Clouds Evan McCullar

The Type of Clouds


  • They associate with fog and lead to a drizzly day.
  • They form at usually 6000 feet in elevation.
  • They appear very thin and flat.
  • They mean rain if it is warm and snow if it is cold.
  • If they are really close to the ground, it is considered fog.
It Looks Like a big gray blanket


If it is cold, these could lead to ice particles and snow in the air and sometimes evaporate before they reach the ground

These clouds lay low at about 6500 feet but a maximum of 10000 feet.

They are dark, widespread, and appear as a formless layer


  • Cumulus Clouds are low hanging and don't form higher than about 3800 feet
  • They mean little to no precipitation.
  • To identify one, it has a flat bottom and a very puffball looking shape.


The altostratus clouds are very thin and you can usually see the sun through them. They form between 6500-20000 feet. We get a lot of these clouds in Colorado Springs due to our altitude. It can mean light showers of rain in thicker parts of the cloud. If the rain is persistent, it changes classification into nimbostratus clouds.


Altocumulus clouds form anywhere from 6500-20000 feet

They appear larger and darker than Cumulus clouds

They mean no precipitation


These clouds can lead to very intense precipitation and thunder storms, they form between 6500-60000 feet. They are very large and tall in height. They can be associated with atmospheric instability and form from water vapor and strong winds.


  • They form at very high altitude (16000-39000 feet)
  • Only precipitation is virga (evaporates before it hits the ground)
  • Can also indicate a storm in about 10 hours


The most common form of high-level clouds are thin and often wispy cirrus clouds. Typically found at heights greater than 20,000 feet, cirrus clouds are composed of ice crystals that originate from the freezing of super-cooled water droplets.


Created with images by oneiric wanderings - "clouds" • judygva (back in town and trying to catch up) - "Clouds: Stratus, Cirrocumulus?, Occoquan Bay National Wildlife Refuge, Woodbridge, Virginia, October 31, 2014" • k4dordy - "cirrus cirrostratus (14)" • k4dordy - "cirrus cirrostratus (3)" • Alexas_Fotos - "cumulus clouds sky white" • suzylagasa - "P1040516.JPG" • Nicholas_T - "Hover" • dsearls - "2014_01_19_sunset_27" • dsearls - "2014_10_03_sb-sunrise_023z" • Nicholas_T - "Sentinel" • Nicholas_T - "Vast" • - "jc2383.JPG" • sneetchbeach - "Altocumulus." • jano71 - "nuage cloud ענן wolk о́блако wolke 云 구름 nube غيمة" • Hans - "thundercloud storm weather" • spyffe - "Cumulonimbus clouds" • ikinitip - "cloud shape sky" • Nicholas_T - "Amassed (2)" • Nicholas_T - "Grand View Trail (Revisited) (4)" • k4dordy - "cirrus cirrostratus (9)" • mlipsky2013 - "cirrus clouds blue sky sky" • stux - "landscape mountains upper bavaria" • k4dordy - "cirrus cirrostratus (9)" • k4dordy - "cirrus cirrostratus (1)" • alana sise - "Cirrus Clouds"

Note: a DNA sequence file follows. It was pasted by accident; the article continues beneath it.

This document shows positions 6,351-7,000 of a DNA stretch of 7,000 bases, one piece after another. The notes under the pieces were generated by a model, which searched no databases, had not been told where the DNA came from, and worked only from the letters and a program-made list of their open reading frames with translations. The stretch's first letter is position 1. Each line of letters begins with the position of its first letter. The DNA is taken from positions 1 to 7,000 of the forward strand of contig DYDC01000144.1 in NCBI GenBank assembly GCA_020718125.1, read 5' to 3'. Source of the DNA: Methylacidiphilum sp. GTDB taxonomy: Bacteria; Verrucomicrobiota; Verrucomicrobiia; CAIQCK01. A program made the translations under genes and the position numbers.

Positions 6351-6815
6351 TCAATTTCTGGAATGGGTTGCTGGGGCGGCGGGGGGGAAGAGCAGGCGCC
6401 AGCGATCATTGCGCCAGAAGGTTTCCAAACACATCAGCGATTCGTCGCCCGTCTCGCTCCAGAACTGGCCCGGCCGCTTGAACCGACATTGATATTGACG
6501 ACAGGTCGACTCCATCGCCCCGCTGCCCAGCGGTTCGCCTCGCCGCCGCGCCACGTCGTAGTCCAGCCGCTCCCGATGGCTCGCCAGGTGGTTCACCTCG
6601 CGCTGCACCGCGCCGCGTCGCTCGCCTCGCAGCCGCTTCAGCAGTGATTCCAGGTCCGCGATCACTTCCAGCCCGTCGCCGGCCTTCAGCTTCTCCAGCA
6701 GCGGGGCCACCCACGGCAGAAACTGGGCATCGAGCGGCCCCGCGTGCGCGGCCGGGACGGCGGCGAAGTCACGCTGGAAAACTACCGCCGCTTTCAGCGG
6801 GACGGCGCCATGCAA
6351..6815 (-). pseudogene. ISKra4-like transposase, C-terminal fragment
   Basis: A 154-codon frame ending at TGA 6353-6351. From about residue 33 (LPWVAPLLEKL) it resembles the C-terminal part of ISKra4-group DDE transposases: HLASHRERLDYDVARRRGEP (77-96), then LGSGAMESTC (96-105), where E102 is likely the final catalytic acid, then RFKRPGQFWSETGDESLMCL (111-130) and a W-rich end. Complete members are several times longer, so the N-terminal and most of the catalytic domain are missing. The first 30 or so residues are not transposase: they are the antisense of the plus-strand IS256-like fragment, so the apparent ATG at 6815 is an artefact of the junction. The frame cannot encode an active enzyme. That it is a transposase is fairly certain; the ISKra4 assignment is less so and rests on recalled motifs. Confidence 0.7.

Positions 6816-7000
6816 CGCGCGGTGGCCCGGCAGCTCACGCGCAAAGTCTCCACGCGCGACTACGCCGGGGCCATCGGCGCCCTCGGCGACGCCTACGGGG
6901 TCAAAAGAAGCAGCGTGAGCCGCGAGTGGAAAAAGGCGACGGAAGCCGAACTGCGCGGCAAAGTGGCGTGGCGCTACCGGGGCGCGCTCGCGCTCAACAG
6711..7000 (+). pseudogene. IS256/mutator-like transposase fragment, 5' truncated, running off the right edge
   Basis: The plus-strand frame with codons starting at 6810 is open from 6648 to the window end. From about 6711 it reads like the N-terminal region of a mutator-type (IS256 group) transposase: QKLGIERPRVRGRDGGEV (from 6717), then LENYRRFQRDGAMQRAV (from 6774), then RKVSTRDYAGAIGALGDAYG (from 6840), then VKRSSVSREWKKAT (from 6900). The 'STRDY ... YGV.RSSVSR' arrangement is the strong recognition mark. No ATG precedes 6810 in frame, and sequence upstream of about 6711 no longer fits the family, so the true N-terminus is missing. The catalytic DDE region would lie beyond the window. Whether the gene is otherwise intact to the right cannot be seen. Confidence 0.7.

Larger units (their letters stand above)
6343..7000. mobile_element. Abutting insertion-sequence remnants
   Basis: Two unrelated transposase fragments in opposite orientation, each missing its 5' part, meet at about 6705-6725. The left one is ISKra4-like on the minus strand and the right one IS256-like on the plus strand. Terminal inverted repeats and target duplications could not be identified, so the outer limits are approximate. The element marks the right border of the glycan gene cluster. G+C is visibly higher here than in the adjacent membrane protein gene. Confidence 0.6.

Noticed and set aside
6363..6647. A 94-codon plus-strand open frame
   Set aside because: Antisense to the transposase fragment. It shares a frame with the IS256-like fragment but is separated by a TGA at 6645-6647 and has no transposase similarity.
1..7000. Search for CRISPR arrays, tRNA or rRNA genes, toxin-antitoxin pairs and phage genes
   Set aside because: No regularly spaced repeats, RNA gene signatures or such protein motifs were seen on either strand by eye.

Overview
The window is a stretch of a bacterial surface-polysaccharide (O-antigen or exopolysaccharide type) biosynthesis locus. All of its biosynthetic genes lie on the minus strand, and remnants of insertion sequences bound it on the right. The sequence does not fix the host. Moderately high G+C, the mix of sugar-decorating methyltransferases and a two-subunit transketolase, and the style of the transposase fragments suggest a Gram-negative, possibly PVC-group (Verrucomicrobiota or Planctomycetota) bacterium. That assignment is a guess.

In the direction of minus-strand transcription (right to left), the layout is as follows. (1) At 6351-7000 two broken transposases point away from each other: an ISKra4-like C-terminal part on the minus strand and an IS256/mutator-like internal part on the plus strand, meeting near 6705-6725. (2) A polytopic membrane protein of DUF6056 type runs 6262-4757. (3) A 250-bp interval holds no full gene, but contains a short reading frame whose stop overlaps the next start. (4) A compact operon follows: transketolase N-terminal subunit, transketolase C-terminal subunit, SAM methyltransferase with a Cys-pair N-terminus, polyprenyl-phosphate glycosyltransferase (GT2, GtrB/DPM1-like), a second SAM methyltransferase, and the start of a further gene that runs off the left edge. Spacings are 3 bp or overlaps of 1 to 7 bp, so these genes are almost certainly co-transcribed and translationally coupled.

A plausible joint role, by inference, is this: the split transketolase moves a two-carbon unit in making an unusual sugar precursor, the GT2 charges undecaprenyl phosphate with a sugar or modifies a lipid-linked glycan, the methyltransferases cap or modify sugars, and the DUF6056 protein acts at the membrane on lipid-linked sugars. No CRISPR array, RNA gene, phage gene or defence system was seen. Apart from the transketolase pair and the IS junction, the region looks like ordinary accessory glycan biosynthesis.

Made with Adobe Slate

Make your words and images move.

Get Slate

Report Abuse

If you feel that this video content violates the Adobe Terms of Use, you may report this content by filling out this quick form.

To report a Copyright Violation, please follow Section 17 in the Terms of Use.